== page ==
HBO Spotlight: The Tsunami and the Cherry Blossom

Lisa Walker, The Tsunami and the Cherry Blossom, HBO

Courage to revive and rebuild.

HBO (June 2012) – On March 11, 2011, a powerful earthquake occurred off of the eastern coast of Japan that triggered a tsunami, taking over fifteen thousand lives and almost eight thousand people are still identified as missing. HBO‘s upcoming documentary, The Tsunami and the Cherry Blossom, shows how the sakura (Japanese for cherry blossom) season inspired a nation to rebuild and keep hope.

Lucy Walker, director of the film, was originally going to dedicate the project to the cherry blossom season. However, on the day of the earthquake, Walker and a film crew decided to cancel her plans and head north to the Tohuku region, where she taped both destruction and the grief expressed by survivors who had just lost their loved ones. The earthquake registered as a 9.0 on the Richter Scale and produced tsunami waves up to 133 feet high.

The film opens with home video shot from a hill descending upon a nearby town. A young woman standing on the same hill, gives her testimony about witnessing civilians being devoured by the water. Another resident, an older gentleman, recollect an emotional account of attempting to save the life of his friend.

“I don’t want a house. I don’t want clothes. I don’t want anything. I just want his life back.”

Some survivors experienced terrifying moments of being chased by floating houses rushing towards them. Residents of a community center live within the 30km zone around the Fukushima power plant that experienced a meltdown phase shortly after the earthquake. Many wear cotton masks to protect themselves from the radiation.

Despite the grim circumstances, the spirit of the Japanese people remains. This is because of the sakura, which represents spring and renewal and Japan. A gentleman explains this flower represents how the majority of the Japanese view themselves–as tiny flowers that normally can’t be seen, but together they create a wondrous display when together.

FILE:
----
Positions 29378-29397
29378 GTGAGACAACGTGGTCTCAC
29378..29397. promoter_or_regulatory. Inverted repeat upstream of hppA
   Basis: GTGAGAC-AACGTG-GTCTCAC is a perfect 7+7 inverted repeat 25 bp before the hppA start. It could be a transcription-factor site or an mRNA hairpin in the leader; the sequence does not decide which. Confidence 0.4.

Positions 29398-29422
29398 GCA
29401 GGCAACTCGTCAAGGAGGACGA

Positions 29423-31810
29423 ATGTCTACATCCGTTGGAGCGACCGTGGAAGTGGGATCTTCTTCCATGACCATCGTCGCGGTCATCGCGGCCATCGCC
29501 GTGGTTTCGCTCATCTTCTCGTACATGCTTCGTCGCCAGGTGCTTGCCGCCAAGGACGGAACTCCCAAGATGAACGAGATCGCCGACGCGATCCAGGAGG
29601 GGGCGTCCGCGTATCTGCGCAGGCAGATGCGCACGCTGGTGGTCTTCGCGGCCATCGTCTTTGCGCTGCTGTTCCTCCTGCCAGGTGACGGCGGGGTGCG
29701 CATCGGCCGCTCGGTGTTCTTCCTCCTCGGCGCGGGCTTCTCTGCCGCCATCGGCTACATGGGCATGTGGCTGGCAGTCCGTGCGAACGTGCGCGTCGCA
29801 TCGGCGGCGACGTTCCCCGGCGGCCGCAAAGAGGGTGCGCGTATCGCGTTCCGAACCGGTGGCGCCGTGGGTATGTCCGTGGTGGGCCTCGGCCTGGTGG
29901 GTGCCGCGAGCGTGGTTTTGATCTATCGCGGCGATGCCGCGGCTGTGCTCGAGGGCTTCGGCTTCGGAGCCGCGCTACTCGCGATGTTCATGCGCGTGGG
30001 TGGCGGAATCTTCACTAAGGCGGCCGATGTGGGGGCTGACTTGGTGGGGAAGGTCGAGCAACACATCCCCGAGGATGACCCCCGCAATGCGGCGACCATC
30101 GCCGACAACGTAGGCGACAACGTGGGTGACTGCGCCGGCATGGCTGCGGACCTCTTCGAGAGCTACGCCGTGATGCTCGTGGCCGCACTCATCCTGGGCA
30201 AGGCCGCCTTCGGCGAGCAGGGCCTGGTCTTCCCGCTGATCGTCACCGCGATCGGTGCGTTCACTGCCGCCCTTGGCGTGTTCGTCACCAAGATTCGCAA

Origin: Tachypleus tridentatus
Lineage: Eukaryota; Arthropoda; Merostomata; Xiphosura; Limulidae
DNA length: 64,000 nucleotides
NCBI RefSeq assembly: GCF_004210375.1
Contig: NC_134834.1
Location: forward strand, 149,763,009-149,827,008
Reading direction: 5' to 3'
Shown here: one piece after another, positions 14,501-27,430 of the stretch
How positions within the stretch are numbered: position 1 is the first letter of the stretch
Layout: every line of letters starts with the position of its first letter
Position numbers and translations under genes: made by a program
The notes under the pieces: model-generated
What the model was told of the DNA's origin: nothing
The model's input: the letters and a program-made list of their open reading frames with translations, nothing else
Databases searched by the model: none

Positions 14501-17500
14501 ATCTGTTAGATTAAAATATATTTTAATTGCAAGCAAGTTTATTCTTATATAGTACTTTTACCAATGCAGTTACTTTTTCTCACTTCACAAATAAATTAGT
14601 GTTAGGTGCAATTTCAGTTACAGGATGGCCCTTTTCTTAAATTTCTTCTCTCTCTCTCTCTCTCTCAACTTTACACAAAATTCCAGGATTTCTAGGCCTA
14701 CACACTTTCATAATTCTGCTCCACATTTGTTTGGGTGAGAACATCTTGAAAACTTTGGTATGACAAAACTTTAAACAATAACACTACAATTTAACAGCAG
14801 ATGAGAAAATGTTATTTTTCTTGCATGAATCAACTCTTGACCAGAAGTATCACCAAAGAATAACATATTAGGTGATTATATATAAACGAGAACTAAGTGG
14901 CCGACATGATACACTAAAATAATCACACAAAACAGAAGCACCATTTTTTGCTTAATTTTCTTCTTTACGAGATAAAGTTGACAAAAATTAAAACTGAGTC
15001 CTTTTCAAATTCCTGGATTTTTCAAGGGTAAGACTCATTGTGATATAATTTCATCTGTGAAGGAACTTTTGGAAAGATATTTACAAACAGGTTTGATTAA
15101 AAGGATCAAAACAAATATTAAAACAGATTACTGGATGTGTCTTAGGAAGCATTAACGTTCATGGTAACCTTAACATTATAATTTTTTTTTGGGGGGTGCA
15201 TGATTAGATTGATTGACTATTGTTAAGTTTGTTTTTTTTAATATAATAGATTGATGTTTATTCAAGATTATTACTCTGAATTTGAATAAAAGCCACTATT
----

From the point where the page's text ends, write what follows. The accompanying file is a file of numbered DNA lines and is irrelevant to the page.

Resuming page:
Across Japan, viewing parties (or hanami) are held to admire the short life cycle of the cherry blossoms that run from late March through the month of April. To respect the lives lost due to the natural disaster, numerous viewing parties were called off. The cherry blossoms serve as a silent and beautiful reminder of the resilience of the Japanese spirit to persevere through all situations.

“Every year that the trees bloom, they’ll give us the courage to keep going.”

The Tsunami and the Cherry Blossom have been nominated for an Oscar® in the Best Documentary Short Subject category. It has also received the Jury Prize in Short Filmmaking at the 2012 Sundance Film Festival.

The documentary debuts on HBO Monday, July 16th at 10PM Eastern time.

Source: HBO

Sandy Hoffman
My name is Sandy +AIDY Hoffman. I am the creative writer and film reviewer of the AIDY Reviews website.
Sandy Hoffman


I want to write for games, movies and television. Sandy Hoffman. Writer. Gamer. Awesome. In that order. Avid supporter of #indiefilm and #indieartist #booyah
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